Research Engagement and ImpactFlinders research from an undergraduate class to a record breaking swim attempt
What is the best way to understand and try to mitigate the risks of swimming all the way across the Pacific Ocean? Misinformation around shark attacks, one of the risks of long distance ocean swimming, is pervasive.
The best way is to seek out information from an expert in the area, which is exactly what Ben Lecomte’s international citizen science team did with Associate Professor Charlie Huveneers, leader of the Southern Shark Ecology Group, College of Science and Engineering.
Ben is currently undertaking ‘The Swim’ an extensive long distance swim across the Pacific Ocean. He and his team were concerned about managing shark attack risk during the swim. Coincidently, a member of his team is the sister of a Flinders undergraduate student enrolled in a topic taught by Charlie.
Charlie integrates his research and findings into his lectures enabling the student to share this knowledge with his sister. When Ben’s team discussed the risks of possible shark attack, she made the team aware of Charlie and his research and the US-based team got in touch. Charlie was able to advise on species likely to be sighted and whether they were potentially dangerous; and what devices have been scientifically proven to reduce the risk of shark attack.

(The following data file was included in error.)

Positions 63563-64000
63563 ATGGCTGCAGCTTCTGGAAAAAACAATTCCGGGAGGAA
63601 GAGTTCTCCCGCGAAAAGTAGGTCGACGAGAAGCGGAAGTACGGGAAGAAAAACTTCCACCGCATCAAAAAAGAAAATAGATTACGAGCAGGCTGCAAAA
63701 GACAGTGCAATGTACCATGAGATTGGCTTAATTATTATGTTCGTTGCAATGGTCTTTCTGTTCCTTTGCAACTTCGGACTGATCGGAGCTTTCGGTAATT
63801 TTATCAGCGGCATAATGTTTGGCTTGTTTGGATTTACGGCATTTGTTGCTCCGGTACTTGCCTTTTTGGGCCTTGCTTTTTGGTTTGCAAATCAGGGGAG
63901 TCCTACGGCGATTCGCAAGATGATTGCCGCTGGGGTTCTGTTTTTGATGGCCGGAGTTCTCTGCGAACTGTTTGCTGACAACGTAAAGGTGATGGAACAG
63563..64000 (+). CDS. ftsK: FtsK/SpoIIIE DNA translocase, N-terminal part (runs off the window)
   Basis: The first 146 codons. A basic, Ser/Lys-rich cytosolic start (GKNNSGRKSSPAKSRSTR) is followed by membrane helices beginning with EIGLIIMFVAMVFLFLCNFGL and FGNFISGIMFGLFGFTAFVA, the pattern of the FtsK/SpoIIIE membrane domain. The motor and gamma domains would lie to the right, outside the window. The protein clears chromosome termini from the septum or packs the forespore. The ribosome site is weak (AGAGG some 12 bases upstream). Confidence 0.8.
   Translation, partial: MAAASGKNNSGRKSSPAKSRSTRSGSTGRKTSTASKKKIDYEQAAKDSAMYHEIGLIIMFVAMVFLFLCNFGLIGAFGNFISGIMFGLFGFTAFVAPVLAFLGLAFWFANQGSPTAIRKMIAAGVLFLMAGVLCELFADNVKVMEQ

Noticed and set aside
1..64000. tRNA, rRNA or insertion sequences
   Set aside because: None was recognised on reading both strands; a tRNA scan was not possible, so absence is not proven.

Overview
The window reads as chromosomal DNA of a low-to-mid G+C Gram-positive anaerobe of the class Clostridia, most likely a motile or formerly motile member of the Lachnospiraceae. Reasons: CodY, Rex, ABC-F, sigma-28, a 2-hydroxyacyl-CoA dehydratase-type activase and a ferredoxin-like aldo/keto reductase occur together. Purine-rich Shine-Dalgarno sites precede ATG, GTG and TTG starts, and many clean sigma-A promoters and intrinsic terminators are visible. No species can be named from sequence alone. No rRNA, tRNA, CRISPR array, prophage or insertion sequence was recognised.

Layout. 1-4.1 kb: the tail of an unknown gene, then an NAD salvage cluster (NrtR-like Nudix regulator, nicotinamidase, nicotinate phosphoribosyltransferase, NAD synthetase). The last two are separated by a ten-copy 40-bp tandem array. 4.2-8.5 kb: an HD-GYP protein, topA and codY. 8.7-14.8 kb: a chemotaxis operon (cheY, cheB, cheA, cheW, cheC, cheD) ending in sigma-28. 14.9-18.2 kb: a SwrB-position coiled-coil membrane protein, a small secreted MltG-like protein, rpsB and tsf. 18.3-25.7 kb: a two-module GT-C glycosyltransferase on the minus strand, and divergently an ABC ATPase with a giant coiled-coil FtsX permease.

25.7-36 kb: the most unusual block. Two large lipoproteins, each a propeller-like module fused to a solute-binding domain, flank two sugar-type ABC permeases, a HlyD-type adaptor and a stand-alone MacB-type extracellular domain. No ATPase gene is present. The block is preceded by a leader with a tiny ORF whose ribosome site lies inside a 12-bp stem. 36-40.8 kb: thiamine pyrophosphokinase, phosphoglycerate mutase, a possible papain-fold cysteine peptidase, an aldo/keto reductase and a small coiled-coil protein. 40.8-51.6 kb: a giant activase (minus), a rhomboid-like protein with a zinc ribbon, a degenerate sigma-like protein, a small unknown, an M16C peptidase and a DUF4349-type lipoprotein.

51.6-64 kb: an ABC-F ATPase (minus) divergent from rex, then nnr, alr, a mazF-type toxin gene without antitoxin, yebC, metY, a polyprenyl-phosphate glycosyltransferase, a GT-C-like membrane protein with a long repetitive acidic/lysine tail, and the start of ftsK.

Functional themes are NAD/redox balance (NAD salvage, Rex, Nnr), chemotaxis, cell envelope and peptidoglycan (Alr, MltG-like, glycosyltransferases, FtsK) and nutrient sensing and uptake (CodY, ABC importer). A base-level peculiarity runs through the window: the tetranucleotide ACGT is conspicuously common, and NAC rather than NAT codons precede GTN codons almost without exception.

“By helping Ben’s team to better understand the risk of shark attacks and how to mitigate those risks, I hope that others will learn that the risk of having a negative encounter with a shark is extremely small (even when spending many hours in the water every day), but that if risks need to be reduced, it is important to use devices that have been scientifically shown to reduce risks of being bitten,” said Charlie.
Charlie and his research were an integral part of an episode of "The Swim" - the digital series from leading online science publisher, Seeker that is capturing Lecomte's journey - ‘This is the Only Proven Way to Deter a Great White Shark’
This research was first released in May 2018 and within days the Western Australian government included the recommended deterrent to their personal shark deterrent rebate program.
In 1998, Ben became the first person to swim across the Atlantic Ocean in 73 days, raising funds for cancer research. In this new swim, he is raising awareness about the dangers of plastic pollution and its impact on the state of our oceans, while also taking samples and data, including dropping a hydrophone into the ocean each night to create the first sound postcard of the Pacific Ocean.
Working with Ben and his team, Seeker has a dedicated website where his swim can be tracked and recurring short-form video updates are released via the website, Facebook and YouTube through Seeker.
Seeker is a digital media network (youtube, facebook and their own website) that brings science, technology and culture stories to young audiences. Seeker originally was created as part of the Discovery, Inc. A feature length documentary on The Swim is planned to be released in 2019 in partnership with Nomadica Films.